The Joys of Project Management

When you’re planning your day between deadlines, deliverables and meetings (oh my!), the struggle feels as real as ever. At Finn Partners, I feel a little spoiled. We have an awesome team of dedicated project managers (PMs) who keep clients happy, budgets in check, and the production team…well…productive.

There’s so much industry chatter about the importance of a mentor in the workplace — which I wholeheartedly agree with — but I’d almost go as far as to argue that working with a real-life PM is as important as having a mentor. How are you supposed to focus on professional development when you’re drowning deep into the depths of account service and management?

My secret? Neby Ejigu. If you’re wondering what’s so special about Neby, you probably haven’t crossed paths with him yet. He’s the Director of Production at Finn Partners. Not sure what that means? In a nutshell, it means that he is the neck that turns the head. Neby oversees a team of digital PMs to ensure that all projects — including internal collaborations with account teams — run smoothly.

I’m always fascinated by what Neby does, and how attached I’ve grown to his team. (Really. I won’t even submit an RFP response without bouncing my ideas off at least one of our PMs.) To demystify project management, and to reveal just one of the reasons I’m able to do my job smoothly, I asked Neby some questions about his role, his team, and the importance of project management. Like only a true PM would, Neby was able to whittle away at my questions in between several important meetings, and an Amtrak journey.

Question: The term project manager gets used so loosely. What is a project manager, really?
Answer: We’re chameleons – we morph into whatever we really need to. A project manager can be expected to develop projects and plans, while also managing and monitoring overall project execution. When there’s a change in scope, that’s when a project manager takes control, and helps to redefine, and realign the project. I sometimes like to think of PMs as project guards; we have authority over project scope, time, cost, resources and team members.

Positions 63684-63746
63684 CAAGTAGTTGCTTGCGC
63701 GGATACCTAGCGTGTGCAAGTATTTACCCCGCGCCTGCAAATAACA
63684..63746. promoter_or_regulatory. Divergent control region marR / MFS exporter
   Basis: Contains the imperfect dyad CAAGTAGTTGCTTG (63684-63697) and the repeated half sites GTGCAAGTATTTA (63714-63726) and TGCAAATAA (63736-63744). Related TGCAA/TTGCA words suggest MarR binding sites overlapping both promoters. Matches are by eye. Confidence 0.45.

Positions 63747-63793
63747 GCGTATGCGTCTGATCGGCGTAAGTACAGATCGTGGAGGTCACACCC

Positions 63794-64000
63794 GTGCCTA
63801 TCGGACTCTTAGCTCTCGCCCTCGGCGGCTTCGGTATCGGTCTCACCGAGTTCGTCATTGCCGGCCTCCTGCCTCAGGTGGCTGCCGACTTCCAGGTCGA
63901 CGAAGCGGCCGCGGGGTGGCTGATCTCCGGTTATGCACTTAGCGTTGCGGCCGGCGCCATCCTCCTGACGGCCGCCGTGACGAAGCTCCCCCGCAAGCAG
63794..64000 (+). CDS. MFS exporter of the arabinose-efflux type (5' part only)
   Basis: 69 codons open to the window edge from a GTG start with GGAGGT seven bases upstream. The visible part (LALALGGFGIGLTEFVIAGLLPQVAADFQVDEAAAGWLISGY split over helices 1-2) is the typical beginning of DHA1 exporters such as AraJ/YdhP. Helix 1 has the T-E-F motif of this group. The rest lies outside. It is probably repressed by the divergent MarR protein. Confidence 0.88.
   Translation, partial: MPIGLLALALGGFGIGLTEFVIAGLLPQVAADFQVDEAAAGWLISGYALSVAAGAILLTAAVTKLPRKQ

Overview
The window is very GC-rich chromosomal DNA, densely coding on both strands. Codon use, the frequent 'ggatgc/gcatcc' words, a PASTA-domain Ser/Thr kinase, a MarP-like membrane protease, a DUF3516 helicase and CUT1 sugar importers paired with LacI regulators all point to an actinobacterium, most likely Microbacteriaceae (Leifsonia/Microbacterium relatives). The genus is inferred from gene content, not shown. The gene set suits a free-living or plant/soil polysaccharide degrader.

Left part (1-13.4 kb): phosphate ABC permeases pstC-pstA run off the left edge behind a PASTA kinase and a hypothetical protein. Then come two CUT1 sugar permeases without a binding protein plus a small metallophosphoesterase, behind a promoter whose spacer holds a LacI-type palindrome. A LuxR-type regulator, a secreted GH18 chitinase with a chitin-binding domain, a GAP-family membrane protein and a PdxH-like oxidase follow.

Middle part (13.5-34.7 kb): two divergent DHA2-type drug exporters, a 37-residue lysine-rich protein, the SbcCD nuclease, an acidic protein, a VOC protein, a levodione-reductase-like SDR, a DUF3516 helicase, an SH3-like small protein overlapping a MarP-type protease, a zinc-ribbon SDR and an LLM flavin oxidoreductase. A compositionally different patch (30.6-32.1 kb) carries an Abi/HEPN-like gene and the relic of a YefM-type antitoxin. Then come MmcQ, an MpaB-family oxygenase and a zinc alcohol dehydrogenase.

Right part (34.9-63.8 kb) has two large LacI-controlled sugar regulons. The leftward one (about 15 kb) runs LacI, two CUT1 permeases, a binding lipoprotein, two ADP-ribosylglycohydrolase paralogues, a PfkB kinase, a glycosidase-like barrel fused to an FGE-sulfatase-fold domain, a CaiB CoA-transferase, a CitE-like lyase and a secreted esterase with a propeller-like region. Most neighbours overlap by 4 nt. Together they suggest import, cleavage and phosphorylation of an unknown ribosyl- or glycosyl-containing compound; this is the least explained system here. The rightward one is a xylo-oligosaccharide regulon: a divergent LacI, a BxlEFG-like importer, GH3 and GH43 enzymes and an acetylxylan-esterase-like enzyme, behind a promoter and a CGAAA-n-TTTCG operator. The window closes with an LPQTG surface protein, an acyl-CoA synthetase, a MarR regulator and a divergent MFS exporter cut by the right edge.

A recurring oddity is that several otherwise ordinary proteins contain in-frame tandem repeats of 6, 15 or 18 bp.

Question: What are the three key benefits of having a dedicated project manager?
Answer: The benefits are pretty simple and straightforward. Embed a project manager if you want to:

  • Manage client expectations perfectly
  • Produce a well thoughtful, high-quality campaign
  • Deliver a project on time, within budget, all while utilizing the right resources

Question: What traits make a good project manager?
Answer: Social skills and patience are key, because the core of project management isn’t just about management deliverables, it’s about managing people — balancing client needs with the needs of the internal team. A good project manager needs to be willing to dig in, and get their hands dirty — diving into project foundation pieces like storyboarding, strategy, wire-framing, content entry, design, coding, etc. Finally, creativity is essential, and should have no limits. A solid PM should be able to creatively solve problems, because there’s no such thing – and never will be – as a perfect project. In this industry, flawless executions are most often a result of having the right mix of talent with a great PM putting out fires and solving any issues.

Question: What’s your advice for teams that don’t have enough budget for a project manager?
Answer: Honestly, consider the opportunity cost. Not having a PM will cost more in the long run. When faced with smaller budgets, some teams assume that an account manager can play the PM role as well. This couldn’t be more wrong, because both roles are so very different. Don’t be afraid to consult our team – I swear we don’t bite! Remember when I said we’re problem solvers? We will find alternative ways to accommodate budgets and to identify the right resources to fit that respective budget. Don’t forget that PMs serve two needs. They’re a support system internally, but they are also client-facing, and in most cases we eliminate overlap with the account manager.

Question: Is a project manager beneficial for clients, too, or are they only beneficial for internal workflow?
Answer: Having a sound PM in place is super beneficial to clients. They help to simplify technical jargon, while educating them on elements of a digital strategy. Having a PM available to offer those insights, while providing an accurate update on the project at any given time, without having to bother the team also helps manage the bottom line.

Question: When’s the best time to loop in a project manager?
Answer: From the beginning. If we’re there from square one – or really, square zero – it sidesteps any potential issues. The PM should be looped in at pitch time whenever possible to allow them to establish a scope of work, assign the right resources, and strategically think about solutions relevant to client needs. The sooner a PM is involved, the smoother and smarter your projects become.